The Dagger - NCAAB

Providence guard Mike Murray's introduction to life as a college basketball walk-on began long before his coaches first demoted him to the scout team in practice or relegated him to the end of the bench during games.

Why these players chose the sport’s least popular jersey numberWhereas scholarship players at Providence select their own jersey number, Murray didn't receive the same perk. Instead, he discovered he had been assigned a number last fall when he opened a box of practice gear and to his dismay pulled out a No. 53 jersey.

"I got shafted," Murray said with a chuckle. "I was excited just to get a jersey, but it's definitely not the number I'd have chosen. The only 53s I could think of were linebackers in the NFL."

Few famous No. 53s popped into Murray's mind because the number isn't exactly steeped in basketball tradition. Only seven of 345 Division I basketball programs had a player who donned No. 53 last season, making it by far the sport's least popular jersey number.

The small fraternity of players who did wear No. 53 last season each have their own rationale for choosing it.

New Mexico center Alex Kirk has worn No. 53 since high school to honor a player from his hometown of Los Alamos he idolized growing up. Ohio center Ethan Jacobs took No. 53 in college because he relished the chance to leave a mark on a number no Bobcats player in school history had ever worn before. And Texas forward Clint Chapman wore No. 53 in high school because it was the only jersey large enough to fit him, but he soon grew fond of having a number not associated with any of today's high-profile stars.

"Everybody seems to pick a number that's connected to some famous player somewhere," Chapman said. "With 53, there haven't been the Jordans, Kobes or LeBrons. So I think it's appealing to know you can have an impact on a number that hasn't already been claimed."

It's no surprise No. 53 isn't prevalent in college basketball since players have traditionally avoided numbers in the 50s for generations.

High school and middle school teams that use the same uniforms each year typically offer the highest-numbered ones in the biggest sizes, so the largest kids who require jumbo jerseys often have no choice but to take a number in the 50s. Players say that phenomenon has stigmatized those numbers at every level of basketball, contributing to the fact that only three pros have ever worn a jersey in the 50s and had it retired by an NBA team.

Why these players chose the sport’s least popular jersey numberCollege players seeking a more desirable number can only choose from a maximum of 36 potential options since the NCAA forbids them from selecting numbers containing a digit higher than five. Athletes typically select their jersey numbers for many reasons, from honoring a great player from a previous generation, to symbolizing a meaningful event in their life, to tapping into a number they believe has brought them good luck.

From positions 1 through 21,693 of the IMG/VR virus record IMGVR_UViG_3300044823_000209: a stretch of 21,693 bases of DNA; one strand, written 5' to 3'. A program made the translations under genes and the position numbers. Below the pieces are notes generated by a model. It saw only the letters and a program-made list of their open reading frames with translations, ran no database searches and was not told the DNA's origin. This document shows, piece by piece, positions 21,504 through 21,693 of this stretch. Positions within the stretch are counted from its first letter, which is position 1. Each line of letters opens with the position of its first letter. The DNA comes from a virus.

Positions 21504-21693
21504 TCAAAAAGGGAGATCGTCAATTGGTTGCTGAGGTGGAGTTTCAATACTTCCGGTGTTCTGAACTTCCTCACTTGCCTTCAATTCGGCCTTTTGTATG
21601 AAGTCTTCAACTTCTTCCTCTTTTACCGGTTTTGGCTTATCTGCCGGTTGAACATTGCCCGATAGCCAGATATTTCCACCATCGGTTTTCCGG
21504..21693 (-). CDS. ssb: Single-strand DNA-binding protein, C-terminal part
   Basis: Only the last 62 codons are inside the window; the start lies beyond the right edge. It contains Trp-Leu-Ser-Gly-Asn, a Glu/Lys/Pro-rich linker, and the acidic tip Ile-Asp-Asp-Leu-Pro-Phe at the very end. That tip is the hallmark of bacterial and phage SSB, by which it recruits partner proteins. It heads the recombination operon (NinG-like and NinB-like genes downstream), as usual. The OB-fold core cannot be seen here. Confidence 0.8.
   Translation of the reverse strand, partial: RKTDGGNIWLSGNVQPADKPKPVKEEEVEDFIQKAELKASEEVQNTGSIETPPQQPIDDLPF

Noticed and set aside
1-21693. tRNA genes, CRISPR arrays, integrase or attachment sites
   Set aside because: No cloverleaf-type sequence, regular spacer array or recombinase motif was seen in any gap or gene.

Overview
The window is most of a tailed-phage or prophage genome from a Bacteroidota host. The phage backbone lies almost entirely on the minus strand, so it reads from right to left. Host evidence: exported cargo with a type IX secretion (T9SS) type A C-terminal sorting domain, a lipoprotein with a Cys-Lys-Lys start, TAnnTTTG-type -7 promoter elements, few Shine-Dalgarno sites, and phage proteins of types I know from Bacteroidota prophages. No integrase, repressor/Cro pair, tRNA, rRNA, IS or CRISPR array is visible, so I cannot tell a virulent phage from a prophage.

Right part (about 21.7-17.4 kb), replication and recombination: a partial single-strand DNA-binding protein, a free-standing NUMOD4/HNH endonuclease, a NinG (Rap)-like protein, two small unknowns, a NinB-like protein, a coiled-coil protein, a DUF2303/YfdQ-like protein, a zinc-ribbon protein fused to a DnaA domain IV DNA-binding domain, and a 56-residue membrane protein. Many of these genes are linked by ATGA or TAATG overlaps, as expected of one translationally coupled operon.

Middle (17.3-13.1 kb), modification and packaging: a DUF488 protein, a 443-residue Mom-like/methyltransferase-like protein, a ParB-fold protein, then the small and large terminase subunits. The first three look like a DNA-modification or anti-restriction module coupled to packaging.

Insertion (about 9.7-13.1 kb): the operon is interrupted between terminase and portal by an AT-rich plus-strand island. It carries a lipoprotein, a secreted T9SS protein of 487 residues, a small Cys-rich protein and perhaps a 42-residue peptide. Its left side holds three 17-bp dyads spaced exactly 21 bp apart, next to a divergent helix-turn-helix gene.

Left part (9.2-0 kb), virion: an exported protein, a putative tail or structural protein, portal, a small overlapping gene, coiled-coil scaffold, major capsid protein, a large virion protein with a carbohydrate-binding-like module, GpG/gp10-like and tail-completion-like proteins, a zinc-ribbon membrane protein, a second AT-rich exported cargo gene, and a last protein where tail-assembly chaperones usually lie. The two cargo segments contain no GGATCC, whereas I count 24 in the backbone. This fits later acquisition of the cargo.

"Most elite performers have habits, routines and rituals that help them feel most comfortable and able to perform to their peak ability," said Dr. Charlie Brown, an AASP-certified sports psychologist based in Charlotte, N.C. "For a lot of the athletes that includes their jersey number. It has to do with a familiarity, a comfort and sometimes just a little bit of superstition."

One player whose college career counters that theory is ex-Atlanta Hawks center Jon Koncak, who wore a number he loathed in the early 1980s at Southern Methodist yet established himself as one of the nation's premier big men anyway.

The only jerseys big enough to fit Koncak in middle school and high school were No. 55 and No. 53, but the 7-footer yearned to ditch those once he got to college in favor of the No. 32 that belonged to his childhood hero Bill Walton. Instead, he had to wait until he reached the NBA to switch numbers because then-SMU coach Dave Bliss came to Koncak's high school in Kansas City the day he signed his letter of intent and presented him with a No. 53 Mustangs jersey with his last name on it.

"He didn't know I didn't want to wear 53," Koncak said. "I was so bummed, but I just figured I was in a photograph holding the jersey, so I had to stick with 53. When I went to the pros, I switched from 53 to 32 immediately."

Even one of basketball's most iconic No. 53s fittingly chose the number almost by accident.

Artis Gilmore, the 1972 ABA MVP and a six-time NBA All-Star, wore No. 32 his senior year of high school and No. 54 at Gardner Webb Junior College. Neither of those were available when he enrolled at Jacksonville University in 1969, so Gilmore settled for 53, a number he quickly grew fond of after taking the Dolphins to the national title game in 1970 and leading the nation in rebounding both seasons.

"I've been attached to it ever since," Gilmore said. "It has become me, a part of me just like my name. Artis Gilmore, No. 53. You become that number and it becomes you."

Former Philadelphia 76ers star Darryl Dawkins is one of the few noteworthy players to wear No. 53 since Gilmore, a fact that diminishes the appeal of the number to many of today's players but increases it for those who value blazing their own trail.

Recent Duke grad Casey Peters selected No. 53 before his junior year in 2009 because an uncommon number was symbolic of his atypical journey from student manager his first two seasons to walk-on guard for his final two. His father later pointed out it was a fitting choice since Peters' younger brother wears No. 13 at Emory College in Atlanta and his younger sister is No. 33 for the Duke women's team.

"I definitely think it fits me," Peters said. "One of the main reasons why I chose to wear it is because it's unique. My story is something that nobody else has ever done. My whole life I've kind of done my own thing, so the fact that it's unique is cool."

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